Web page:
Daniel Ricciardo. The first image a fan has of the Australian is a big, wide smile. He is the most cheerful person on the grid at any given point of time and anyone who disagrees……sorry no one does. The very image of the man fills you with positivity but then his 2018 season stares at you in the face.
It has been so long ago since Ricciardo finished on the podium, 12 races to be exact, that his win at Monaco seems a distant memory. In fact, it was his last podium finish this year. Even that victory came at a cost; his KERS failed and only the narrow streets prevented a marauding Vettel from going past.
His season started out decently as he finished fourth at his home race, behind the Ferraris and Mercedes. Bahrain was the first retirement for Ricciardo, where his engine shut off unexpectedly, much like his retirement at Austin. And then came the Chinese Grand Prix.
Ricciardo qualified sixth, the slowest of the top three but he trusted himself enough. An unexpected safety car allowed the Red Bulls to pit for fresh tyres while their competitors stayed out, and he then reeled off memorable passes on Hamilton, Vettel and Bottas to take the best victory of his career.
These two races presented two contrasting directions for his season to go by. Unfortunately, it decided to take the former route and it has manifested itself into a disaster so far.
The next race in Baku saw the infamous clash with his teammate and the Monaco win was merely a smokescreen for what was to follow. However, the lowest point for him came at Austria, where his engine gave way despite running strongly on a day where his teammate won the race. To make matters worse, it was his birthday weekend.
This can be pinpointed as probably the final straw where Ricciardo drew the line and a couple of races later, in the mid-season break, he dropped the bomb of announcing his Renault move.
A lot of doubters cropped up, speaking ill of his decision to move to a slower team and alleging that Verstappen’s stature in the team scared him away, but Ricciardo knew better. The way his races have gone since the break only justifies his move, with his car proving to be unusually unreliable.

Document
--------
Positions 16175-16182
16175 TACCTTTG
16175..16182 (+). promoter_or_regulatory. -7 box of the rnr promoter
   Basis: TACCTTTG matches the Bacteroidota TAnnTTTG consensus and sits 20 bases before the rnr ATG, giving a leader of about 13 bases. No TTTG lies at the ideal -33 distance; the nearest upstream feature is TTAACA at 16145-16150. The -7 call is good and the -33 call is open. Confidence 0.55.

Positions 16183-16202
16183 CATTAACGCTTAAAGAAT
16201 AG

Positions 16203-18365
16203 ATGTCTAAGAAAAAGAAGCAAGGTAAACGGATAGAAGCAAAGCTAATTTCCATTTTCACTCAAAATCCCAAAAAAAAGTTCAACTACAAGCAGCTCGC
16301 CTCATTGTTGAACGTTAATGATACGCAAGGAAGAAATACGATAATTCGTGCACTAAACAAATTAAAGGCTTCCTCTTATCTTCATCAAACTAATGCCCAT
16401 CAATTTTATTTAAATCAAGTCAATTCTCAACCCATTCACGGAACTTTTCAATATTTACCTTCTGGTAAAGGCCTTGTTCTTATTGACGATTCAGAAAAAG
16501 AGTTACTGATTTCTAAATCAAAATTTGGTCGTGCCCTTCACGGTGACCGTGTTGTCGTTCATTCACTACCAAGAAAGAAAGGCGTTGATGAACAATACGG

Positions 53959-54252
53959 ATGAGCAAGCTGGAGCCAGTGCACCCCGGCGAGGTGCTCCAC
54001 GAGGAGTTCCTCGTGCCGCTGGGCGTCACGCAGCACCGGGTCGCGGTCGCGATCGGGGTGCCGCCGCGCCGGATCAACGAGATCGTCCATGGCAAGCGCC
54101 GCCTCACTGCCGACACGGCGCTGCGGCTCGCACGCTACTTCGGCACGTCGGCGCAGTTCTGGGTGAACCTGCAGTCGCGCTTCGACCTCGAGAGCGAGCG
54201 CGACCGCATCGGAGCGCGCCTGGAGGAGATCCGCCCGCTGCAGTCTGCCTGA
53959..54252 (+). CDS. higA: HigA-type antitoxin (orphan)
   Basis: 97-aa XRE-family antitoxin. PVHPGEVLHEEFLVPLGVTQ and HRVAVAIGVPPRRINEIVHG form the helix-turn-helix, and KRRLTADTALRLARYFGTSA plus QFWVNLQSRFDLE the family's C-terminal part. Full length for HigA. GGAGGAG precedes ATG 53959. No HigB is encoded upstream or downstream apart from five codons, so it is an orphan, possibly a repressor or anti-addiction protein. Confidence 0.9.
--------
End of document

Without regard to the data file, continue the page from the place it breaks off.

His car has mostly suffered from engine failures, and while he shared retirement duties almost equally with his teammate last season, in 2018, Verstappen has definitely emerged the luckier candidate.
With three races left in what was supposed to be a memorable career with Red Bull, Ricciardo will be hoping for one final hurrah. Right now, even a podium finish will qualify as such for him.
A summary of Ricciardo’s races this season:
Now, a new statistic can be added to this list, namely, yet another retirement for the Aussie driver. It seems that Murphy must really enjoy messing with him. He had bagged pole position in Mexico and it all seemed to be going his way at last.
Oops… I spoke way too soon, as his car sputtered to a halt, a familiar scene this season. The ‘Honey Badger’ was so upset, it seemed like he had just given up on a decent result.
Speaking to reporters after his retirement he said, “I don’t even think frustration’s a word anymore, everything just feels hopeless,”
“I honestly don’t now, where I am, I honestly don’t see the point of coming on Sunday, I don’t see the point in doing the next two races. I haven’t had a clean race, weekend, in so long.
“I’m not superstitious or any of this bullshit but the car’s cursed… it won’t… I don’t know. No words. I don’t know, the car’s… I’ll let [Pierre] Gasly drive it. I’m done with it.”
We’re not saying this out loud, but Ricciardo’s results after the August announcement of his move to Renault have become from bad to worse. His state has been something that every F1 fan sympathises with right now. Every since he’s announced his decision, he’s had problems in 5 out of the 7 races he’s raced for the team.
On the contrary, Red Bull has been pretty sarcastic and rash with Red Bull, constantly poking fun at him, with Verstappen even suggesting that the team is making internal jokes regarding how its always his car which is messing up.
Interesting fact: The number of retirements suffered by Ricciardo in a single season is now equal to the number of retirements suffered by Valtteri Bottas in his entire career. He has also retired more times this season compared to the 2015 McLaren Honda, eight retirements to McLaren’s 7.